Theatre Review: PROOF
17 March 2020
Review of Proof
Written by Doroteia Driver
In the heart of Ellerslie, David Auburn's Proof (2000) has been brought to life in a new way by some strong and powerful decisions made by director Carl Drake. The four strong cast include Fellis McGuire (Robert), Jennifer Onyeiwu (Catherine), Erik van de Wydeven (Hal) and Munashe Tapfuya (Claire) - lighting up the stage with unprecedented charisma.
Radiating an air of mystery and intrigue, McGuire saunters into the first scene with an energy that he sustains throughout the production. He the embodiment of a concerned father, and choices around making this a black family (the original casting has always been predominantly white) adds meaningful commentary on an often unexamined subject.
Onyeiwu is a deeply physical actor and her narrative as the young brilliant daughter with a mental illness gave us insight into a mind of torment albeit nuanced one of genius. Portraying grief, and holding space for the underlying theme of gender representation in in this piece, she was a captivating lead. As the older sister, Tapfuya rose to the occasion to play the role of the older sister, holding together intricate dynamics in the play.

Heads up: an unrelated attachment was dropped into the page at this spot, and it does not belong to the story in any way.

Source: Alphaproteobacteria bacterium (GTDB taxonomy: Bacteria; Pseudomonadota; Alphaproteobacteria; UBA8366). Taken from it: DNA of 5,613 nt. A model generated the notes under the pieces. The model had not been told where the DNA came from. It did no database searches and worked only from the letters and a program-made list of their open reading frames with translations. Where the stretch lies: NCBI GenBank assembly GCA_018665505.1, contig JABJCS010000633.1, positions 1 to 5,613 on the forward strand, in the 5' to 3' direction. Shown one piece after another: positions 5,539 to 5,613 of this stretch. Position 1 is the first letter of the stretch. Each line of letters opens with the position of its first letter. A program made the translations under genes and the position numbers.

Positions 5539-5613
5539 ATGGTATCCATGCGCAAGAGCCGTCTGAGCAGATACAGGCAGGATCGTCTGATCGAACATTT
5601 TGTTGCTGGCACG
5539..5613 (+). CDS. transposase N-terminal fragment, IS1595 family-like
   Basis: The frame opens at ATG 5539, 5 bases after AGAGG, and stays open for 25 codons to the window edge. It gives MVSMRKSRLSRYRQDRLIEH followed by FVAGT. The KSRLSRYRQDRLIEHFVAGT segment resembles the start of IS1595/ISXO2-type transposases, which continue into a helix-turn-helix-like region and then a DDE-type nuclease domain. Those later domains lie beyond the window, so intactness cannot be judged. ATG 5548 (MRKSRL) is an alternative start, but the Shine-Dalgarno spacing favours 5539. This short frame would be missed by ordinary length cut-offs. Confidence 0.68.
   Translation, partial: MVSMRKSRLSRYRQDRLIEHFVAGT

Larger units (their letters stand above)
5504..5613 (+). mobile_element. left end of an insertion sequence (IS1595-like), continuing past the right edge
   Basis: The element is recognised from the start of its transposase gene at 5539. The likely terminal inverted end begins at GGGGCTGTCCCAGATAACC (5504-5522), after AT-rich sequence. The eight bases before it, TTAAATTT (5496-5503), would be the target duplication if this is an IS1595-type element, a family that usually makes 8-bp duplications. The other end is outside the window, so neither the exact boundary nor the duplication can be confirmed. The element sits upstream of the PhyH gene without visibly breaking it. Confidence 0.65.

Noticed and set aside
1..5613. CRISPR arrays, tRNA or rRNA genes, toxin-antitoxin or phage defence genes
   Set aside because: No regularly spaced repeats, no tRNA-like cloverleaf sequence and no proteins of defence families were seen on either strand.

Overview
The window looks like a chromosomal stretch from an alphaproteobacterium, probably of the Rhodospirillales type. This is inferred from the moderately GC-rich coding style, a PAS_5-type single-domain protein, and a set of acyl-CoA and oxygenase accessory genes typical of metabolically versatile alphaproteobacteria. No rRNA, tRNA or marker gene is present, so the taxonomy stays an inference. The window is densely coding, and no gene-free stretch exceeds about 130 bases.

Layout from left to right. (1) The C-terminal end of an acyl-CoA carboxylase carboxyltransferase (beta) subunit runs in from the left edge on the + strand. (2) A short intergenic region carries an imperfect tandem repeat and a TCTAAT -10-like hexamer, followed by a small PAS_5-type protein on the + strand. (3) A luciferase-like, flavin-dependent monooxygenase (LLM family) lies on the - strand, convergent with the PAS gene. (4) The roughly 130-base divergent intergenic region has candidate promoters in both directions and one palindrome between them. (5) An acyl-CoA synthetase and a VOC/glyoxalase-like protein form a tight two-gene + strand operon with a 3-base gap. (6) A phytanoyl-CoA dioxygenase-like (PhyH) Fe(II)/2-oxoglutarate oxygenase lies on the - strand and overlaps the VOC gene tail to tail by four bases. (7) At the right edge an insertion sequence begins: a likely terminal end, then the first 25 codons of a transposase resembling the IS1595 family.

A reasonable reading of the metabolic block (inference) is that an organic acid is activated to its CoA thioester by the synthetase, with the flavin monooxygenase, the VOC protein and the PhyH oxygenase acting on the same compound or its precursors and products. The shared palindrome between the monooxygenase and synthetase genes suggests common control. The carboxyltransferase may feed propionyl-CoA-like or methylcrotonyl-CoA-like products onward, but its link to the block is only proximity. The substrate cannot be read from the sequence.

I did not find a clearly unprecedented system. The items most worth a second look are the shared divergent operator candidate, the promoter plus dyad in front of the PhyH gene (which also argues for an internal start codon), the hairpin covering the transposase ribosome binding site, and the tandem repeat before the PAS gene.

Van de Wydeven was the fourth addition to this narrative and managed to perfect the awkward nature of Hal, a spectator observing the guilt and grief of a family upclose. His change in the third act was invigorating to watch, and together he and his fellow cast members sustained a narrative that could easily have become too long.
Thoughtful sound design choices, the use of flashbacks, different levels and a glimpse into Robert;s office which is available for the duration of the show creates an ambience that propels us back in time. This is longer than your average 60 minute work so steady yourself for a fulfilling night at the theatre, featuring some of our most compelling black talent.
Where: Ellserlie Theatre
When: Until 21st March
Doroteia Driver is a predominantly a writer and actress, and is of African American and Armenian descent. She likes to work with raw and often hard material, specialising in the Black experience, gender inequity and other accessibility issues.